How is this data actually used in the game? In VR, this “focus” value is shown as a small bar on the player’s wrist, and spell effectiveness (for example, damage for attack spells) scales along with the size of the bar. When the bar is full a player would be very powerful, with spells doing double damage. If the bar is empty, spells will do little to no damage.

[Cangar] demonstrates the mod in two videos (both embedded below), but you won’t see him blasting enemies with fireballs. Presumably, VR gamers already know what that looks like, so what he does instead is explain how the system looks and works (first video, cued to 4:12), and in the second, he video demonstrates how the focus meter changes depending on his activity and mental state.

The results look exciting, and the potential uses of a system like this are pretty interesting to think about. Taking a few deep breaths and calming one’s body and mind before launching a magical attack will have a tangible effect in the world, and because things rarely go according to plan, there is also a clear survival benefit to learning to focus while under pressure. But if a brain monitor isn’t your cup of tea, maybe consider a leisurely bike ride through Skyrim, instead.

Continue reading “Magic In VR That Depends On Your Actual State Of Mind”

Hexagonal Mirror Array Hides Hidden Message

[Ben Bartlett] recently got engaged, and the proposal had a unique bit of help in the form of a 3D-printed hexagonal mirror array, whose mirrors are angled just right to spell out a message with the reflections. A small test is shown above projecting a heart, but the real deal was a bigger version reflecting the message “MARRY ME?” into sand at sunset. Who could say no to something like that? Luckily for all of us, [Ben] shared all the details of what went into designing and building such a thoughtful and fascinating device.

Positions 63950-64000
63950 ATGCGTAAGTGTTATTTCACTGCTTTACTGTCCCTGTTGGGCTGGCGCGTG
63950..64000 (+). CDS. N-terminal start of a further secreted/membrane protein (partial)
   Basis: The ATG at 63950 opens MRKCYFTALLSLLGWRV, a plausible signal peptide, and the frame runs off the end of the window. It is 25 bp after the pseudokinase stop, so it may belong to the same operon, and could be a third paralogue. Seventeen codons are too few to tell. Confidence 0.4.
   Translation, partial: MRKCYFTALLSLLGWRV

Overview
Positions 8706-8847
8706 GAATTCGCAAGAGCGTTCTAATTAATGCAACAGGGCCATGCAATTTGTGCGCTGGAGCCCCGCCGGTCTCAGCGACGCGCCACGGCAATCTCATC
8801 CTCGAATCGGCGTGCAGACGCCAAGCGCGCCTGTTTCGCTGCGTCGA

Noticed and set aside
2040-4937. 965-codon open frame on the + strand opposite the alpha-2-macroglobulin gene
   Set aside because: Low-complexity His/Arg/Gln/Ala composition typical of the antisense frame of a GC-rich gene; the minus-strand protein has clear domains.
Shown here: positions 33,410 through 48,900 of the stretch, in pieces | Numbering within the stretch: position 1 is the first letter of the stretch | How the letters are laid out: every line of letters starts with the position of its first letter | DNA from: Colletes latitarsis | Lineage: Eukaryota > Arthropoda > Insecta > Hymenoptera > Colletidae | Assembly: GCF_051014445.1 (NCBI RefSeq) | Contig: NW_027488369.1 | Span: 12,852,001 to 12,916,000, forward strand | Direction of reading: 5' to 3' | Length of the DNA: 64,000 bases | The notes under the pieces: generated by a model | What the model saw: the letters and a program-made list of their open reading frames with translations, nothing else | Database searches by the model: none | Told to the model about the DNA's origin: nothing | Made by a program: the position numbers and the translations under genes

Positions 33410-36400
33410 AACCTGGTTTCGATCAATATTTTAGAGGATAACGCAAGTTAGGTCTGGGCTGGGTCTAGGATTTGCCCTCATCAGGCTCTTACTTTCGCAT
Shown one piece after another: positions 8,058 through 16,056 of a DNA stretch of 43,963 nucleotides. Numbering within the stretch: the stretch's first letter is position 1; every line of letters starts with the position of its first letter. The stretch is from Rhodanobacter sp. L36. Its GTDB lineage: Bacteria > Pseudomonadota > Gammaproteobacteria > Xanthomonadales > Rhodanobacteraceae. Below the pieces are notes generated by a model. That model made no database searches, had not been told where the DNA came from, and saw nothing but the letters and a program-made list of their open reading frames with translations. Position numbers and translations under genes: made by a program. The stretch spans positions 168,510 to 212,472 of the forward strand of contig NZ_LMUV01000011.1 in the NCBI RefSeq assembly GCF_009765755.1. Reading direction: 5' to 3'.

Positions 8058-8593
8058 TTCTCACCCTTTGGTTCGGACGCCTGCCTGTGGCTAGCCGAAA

Mirrors on the 3D-printed array are angled just right to reflect light into a message.

Essentially, the array of mirrors works a bit like a projector. Each individual reflection can be can be thought of as a pixel, and the projected position of each can be modified by the precise angle of each mirror. With the help of some Python code, [Ben] calculated the exact angles needed to spell out “MARRY ME?” and generated the necessary 3D model. A smaller-scale test (shown in the header image above) was successful, and after that it was just a matter of printing the array and gluing on some mirrors.

Of course, that’s the short version. In practice there were quite a few troublesome issues that demonstrated the value of using early tests to discover hidden problems. For one thing, mirror angle and alignment is crucial, which meant that anything that could affect the shape of the array was a potential problem. Glue that expands or otherwise changes shape as it dries or cures could slightly change a mirror’s angle, so cyanoacrylate (CA) glue was preferred. However, the tiniest bit of CA glue will mess up a mirror’s surface in a hurry, so care was needed during assembly.

The gleaming hexagonal mirrors are reminiscent of the James Webb Space Telescope.

Another gotcha was when [Ben] suddenly realized, twenty hours into printing the final assembly, that the message needed to be reversed! As designed, the array he was printing would project “?EM YRRAM” and this wasn’t caught during testing because the test pattern (a heart) was symmetrical. Fortunately there was time to correct the error and start again, but it was close. [Ben]’s code has an optional visualization function, which was invaluable for verifying that things would actually turn out as expected. As it happens, the project took right up to the last minute to complete and there wasn’t quite time to check everything 100% before the big moment, but it all turned out alright. What’s life without a little mystery and danger, anyway?

The pictures are great, but you won’t regret taking the time to read through the project page (don’t miss the annotated Python code) because [Ben] goes into just the right level of detail. The end result looks fantastic, and makes an excellent keepsake with a charming story.